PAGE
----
Tuesday, December 02, 2014

Interesting Smoke Signals Out of Raleigh

Breaking News: John Skvarla, the man Gov. McCrory put in charge of the NC Department of Environment and Natural Resources (DENR) and who then subsequently presided over Duke Energy's coal ash debacle, is OUT at DENR and will instead take over the Department of Commerce, because his industrial toadying will fit in better there. McCrory never fires anyone. He just shifts them around in various jobs, hoping one of them will draw less press scrutiny.

Skvarla, incidentally, believes that oil/gas are renewable resources (yikes), and he's a climate change skeptic. He'll fit right in with the Commerce Department!

Meanwhile, over at the Department of Health and Human Services, and after 18 months of waiting since the General Assembly passed a new abortion law mandating stringent new rules on abortion clinics, the new rules have been published, and ... meh. Apparently, no clinics will have to close because of them.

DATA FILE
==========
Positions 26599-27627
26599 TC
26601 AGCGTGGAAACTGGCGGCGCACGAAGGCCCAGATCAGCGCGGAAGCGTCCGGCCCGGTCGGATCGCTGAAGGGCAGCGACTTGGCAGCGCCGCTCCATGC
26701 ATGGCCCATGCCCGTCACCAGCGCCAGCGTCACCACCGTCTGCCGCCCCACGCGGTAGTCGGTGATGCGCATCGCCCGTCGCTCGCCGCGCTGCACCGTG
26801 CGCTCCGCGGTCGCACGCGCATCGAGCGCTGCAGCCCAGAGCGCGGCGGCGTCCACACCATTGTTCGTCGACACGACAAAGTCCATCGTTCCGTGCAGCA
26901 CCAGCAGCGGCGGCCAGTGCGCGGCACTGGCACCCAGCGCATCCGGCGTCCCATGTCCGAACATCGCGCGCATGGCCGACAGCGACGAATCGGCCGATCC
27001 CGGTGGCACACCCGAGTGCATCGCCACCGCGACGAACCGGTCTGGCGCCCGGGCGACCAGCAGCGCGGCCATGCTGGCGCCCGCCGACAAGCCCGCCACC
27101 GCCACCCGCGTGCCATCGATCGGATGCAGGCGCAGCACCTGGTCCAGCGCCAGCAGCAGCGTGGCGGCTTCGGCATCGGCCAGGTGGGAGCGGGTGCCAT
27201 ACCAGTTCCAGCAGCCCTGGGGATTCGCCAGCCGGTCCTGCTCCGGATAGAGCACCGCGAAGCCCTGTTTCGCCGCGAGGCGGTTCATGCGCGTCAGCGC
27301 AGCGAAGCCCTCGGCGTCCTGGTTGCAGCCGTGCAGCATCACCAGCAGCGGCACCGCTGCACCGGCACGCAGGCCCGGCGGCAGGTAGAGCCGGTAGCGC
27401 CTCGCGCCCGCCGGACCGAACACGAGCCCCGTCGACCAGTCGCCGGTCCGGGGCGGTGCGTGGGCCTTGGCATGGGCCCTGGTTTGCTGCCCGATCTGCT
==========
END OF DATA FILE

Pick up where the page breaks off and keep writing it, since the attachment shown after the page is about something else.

Helmet-headed moral scold Tami Fitzgerald is outraged about the laxness of the proposed new rules, so you can bet that the General Assembly will get another crack at blocking off choices open to women. Guaranteed: abortion and women's rights will again be making headlines in NC in 2015:
The N.C. Department of Health and Human Services’ proposed regulations were formally published in the state register Monday. That begins a process of public comment before the final regulations are adopted. If 10 or more people object, which is common with a controversial set of rules, then the General Assembly will have to make a final determination, and the abortion debates would begin again in the House and Senate.
Makes one wonder, though, if this isn't another one of McCrory's gestures of moderation. He had promised as a candidate that he would do nothing to make abortion more difficult in NC. Then he up and obediently signed the General Assembly's extreme new law. Now his DHHS goes all wobbly over the new rules.

Skvarla out at DENR ... abortion clinics allowed to continue in service ... what's next?

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